An armored enigma was discovered
Some dinosaurs make paleontologists do a double take. This year, one that caught their eye was Jakapil, an armored dinosaur whose true identity is still being debated by experts. The small creature, discovered in the Cretaceous rocks of Patagonia, was described by some paleontologists as an armored dinosaur belonging to the same broad family as Stegosaurus and Ankylosaurus, but representing a primitive offshoot that somehow survived for tens of millions of years longer than expected. Other researchers disagree. The known remains of Jakapil are too few to tell the dinosaur’s true identity, they contend, and Jakapil could actually be an armor-coated horned dinosaur or perhaps represent a previously unknown group of dinosaurs. No definitive answer has been determined yet, but all of the possible answers have fascinating implications for how dinosaurs were evolving near the end of the Cretaceous. Depending upon what future research finds, Jakapil might be a relic from the early days of armored dinosaur evolution, evidence that horned dinosaurs grew armor coats, or an indication that an entire family of unknown dinosaurs awaits discovery.
Scientists find mysterious megaraptors were related to tyrannosaurs
Paleontologists are constantly rearranging the dinosaur family tree. Every new species changes the picture a little bit, and it can take years—if not decades—to figure out the shape of dinosaur relationships. Consider Maip. This carnivorous dinosaur was named from the Late Cretaceous rocks of Argentina in 2022 and was categorized as a megaraptorid. But what is a megaraptorid, exactly? Experts are continually stumped by that question, but the anatomy of Maip—along with other megaraptorids—hint that these dinosaurs were close relatives of the greater tyrannosaur family. Subtle anatomical details of the new dinosaur’s ribs and vertebrae resemble those of early tyrannosaurs more than other groups of carnivorous dinosaurs, hinting that Maip shared a closer common ancestor with the likes of T. rex than other predators like Allosaurus. That would place the origin of the megaraptorids back in the middle of the Jurassic, giving paleontologists new clues about how to search for more dinosaurs from this poorly understood family.
Plant-eating giants took soft steps
The largest animals to ever walk on land were sauropod dinosaurs, or long-necked herbivores like Apatosaurus and Patagotitan. But how did these plant-eaters get so big? Various aspects of sauropod biology likely opened the possibilities of truly enormous size—including padded feet. A new study published this year used engineering techniques to study sauropod feet. Without cushioned pads, the paleontologists found, the bones of these dinosaurs would likely break from the stress of walking. The dinosaurs must have had cushioned feet, and the evolution of this feature early in the group’s history opened the possibility of larger and larger sizes over time.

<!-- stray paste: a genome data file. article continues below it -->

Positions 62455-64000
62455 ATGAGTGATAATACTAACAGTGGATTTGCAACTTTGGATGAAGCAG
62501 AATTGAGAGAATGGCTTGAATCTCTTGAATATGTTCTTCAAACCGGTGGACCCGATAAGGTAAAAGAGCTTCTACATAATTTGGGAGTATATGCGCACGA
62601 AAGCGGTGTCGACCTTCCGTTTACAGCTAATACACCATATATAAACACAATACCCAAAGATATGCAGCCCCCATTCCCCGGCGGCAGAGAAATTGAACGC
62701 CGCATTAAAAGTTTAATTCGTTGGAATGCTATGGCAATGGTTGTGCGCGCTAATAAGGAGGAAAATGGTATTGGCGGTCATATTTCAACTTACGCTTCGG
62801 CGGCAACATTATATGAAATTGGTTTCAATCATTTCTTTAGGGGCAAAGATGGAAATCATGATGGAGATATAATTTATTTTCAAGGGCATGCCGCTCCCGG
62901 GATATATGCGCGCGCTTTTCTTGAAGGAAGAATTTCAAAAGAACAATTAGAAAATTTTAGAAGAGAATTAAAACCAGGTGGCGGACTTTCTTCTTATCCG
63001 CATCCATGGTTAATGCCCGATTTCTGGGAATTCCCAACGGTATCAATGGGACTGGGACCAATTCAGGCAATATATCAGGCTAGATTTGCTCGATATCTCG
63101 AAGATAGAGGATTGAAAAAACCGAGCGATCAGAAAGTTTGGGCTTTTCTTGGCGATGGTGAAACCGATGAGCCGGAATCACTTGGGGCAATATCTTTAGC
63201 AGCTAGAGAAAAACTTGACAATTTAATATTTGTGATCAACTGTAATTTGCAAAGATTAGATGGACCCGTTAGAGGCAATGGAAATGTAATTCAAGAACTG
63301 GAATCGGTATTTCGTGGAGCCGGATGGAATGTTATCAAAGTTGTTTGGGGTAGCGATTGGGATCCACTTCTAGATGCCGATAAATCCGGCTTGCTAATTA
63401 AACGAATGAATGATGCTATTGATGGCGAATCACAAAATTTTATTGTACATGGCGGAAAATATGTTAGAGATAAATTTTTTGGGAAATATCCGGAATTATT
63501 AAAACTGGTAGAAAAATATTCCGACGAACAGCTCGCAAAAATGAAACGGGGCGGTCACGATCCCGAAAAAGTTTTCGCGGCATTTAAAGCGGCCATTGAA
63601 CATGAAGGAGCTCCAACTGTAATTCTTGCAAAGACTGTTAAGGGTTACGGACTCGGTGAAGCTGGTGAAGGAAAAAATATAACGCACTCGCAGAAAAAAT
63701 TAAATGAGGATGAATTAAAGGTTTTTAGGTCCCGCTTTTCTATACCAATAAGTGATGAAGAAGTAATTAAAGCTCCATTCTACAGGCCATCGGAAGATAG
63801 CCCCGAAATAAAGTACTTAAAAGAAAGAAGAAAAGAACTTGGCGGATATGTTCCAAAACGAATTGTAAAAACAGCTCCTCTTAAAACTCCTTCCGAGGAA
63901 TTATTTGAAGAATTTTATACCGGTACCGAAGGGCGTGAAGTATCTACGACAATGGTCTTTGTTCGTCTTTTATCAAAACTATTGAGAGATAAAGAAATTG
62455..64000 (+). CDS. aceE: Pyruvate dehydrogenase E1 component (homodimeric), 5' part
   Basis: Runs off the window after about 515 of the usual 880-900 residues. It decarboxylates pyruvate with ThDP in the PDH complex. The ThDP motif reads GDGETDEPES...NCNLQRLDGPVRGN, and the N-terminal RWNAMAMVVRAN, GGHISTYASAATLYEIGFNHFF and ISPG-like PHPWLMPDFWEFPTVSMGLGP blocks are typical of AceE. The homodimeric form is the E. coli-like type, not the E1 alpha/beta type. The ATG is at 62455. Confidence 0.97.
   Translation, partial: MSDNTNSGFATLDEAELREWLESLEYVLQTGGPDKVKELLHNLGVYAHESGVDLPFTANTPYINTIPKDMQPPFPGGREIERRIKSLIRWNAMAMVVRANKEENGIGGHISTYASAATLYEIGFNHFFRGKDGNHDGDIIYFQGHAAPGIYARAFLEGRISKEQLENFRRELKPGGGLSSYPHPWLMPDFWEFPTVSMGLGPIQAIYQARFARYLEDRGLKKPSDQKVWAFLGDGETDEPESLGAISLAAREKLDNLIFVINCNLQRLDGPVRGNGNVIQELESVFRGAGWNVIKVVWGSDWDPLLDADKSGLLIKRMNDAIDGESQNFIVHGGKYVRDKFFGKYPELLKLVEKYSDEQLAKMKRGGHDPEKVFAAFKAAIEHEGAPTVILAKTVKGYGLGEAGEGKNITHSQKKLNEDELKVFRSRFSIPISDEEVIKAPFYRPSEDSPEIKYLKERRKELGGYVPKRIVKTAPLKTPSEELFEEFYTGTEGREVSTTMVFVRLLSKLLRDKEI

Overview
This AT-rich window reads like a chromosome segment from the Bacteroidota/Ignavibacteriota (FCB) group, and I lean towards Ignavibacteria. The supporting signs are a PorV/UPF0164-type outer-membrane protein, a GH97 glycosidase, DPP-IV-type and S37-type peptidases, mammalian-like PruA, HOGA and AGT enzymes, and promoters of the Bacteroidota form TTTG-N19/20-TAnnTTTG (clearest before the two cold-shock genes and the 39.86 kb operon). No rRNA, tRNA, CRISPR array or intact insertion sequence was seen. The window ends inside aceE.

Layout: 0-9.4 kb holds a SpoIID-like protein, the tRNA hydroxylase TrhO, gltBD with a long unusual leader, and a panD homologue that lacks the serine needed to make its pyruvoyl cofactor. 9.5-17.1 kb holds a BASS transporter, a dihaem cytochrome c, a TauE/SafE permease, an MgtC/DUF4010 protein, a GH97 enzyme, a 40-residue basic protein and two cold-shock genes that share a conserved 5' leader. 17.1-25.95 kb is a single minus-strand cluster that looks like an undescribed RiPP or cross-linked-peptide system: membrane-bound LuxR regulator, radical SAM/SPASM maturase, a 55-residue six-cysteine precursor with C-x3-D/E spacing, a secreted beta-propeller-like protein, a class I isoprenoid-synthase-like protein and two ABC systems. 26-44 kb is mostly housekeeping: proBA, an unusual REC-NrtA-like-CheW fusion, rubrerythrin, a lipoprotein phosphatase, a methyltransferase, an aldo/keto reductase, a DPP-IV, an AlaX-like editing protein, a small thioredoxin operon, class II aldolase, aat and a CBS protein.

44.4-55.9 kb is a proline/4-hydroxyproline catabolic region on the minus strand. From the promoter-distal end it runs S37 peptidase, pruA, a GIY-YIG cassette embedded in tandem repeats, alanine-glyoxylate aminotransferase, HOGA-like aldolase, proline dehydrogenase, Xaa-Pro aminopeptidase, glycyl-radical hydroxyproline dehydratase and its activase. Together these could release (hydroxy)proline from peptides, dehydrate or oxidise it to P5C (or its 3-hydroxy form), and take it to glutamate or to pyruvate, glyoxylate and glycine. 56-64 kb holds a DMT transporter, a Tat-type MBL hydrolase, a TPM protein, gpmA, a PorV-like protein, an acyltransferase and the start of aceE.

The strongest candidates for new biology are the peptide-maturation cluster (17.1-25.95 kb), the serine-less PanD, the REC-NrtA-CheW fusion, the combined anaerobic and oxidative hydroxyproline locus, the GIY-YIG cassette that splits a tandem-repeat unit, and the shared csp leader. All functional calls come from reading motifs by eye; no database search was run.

Embryos tucked in tight
This story cracked late in 2021, after we published our last annual list. A delicately preserved dinosaur embryo still inside the egg indicates that some non-avian dinosaur babies “tucked” their heads under their arms just as modern chicks do inside their eggs. The find hints that the way birds develop inside their eggs was inherited from their earlier dinosaur ancestors and will help paleontologists better determine the developmental stage of other fossil embryos.
Scientists unearthed a swimming, diving dinosaur
Dinosaurs walked the earth, and some flew in the air, but paleontologists have long wondered why no non-avian dinosaurs seemed to have bodies well-suited for swimming. The answer, it turns out, is that paleontologists just hadn’t found them yet. Less than a month ago, paleontologists announced the discovery of Natovenator, a small and almost duck-like dinosaur that lived in the Cretaceous of what’s now Mongolia. Among other telltale features, the ribs of this raptor relative are swept back much like those of diving birds such as auks and penguins that carry on the dinosaur legacy today. Natovenator, the researchers propose, was a semi-aquatic hunter that swam after fish and other slippery prey. Some dinosaurs really were built for the water, after all.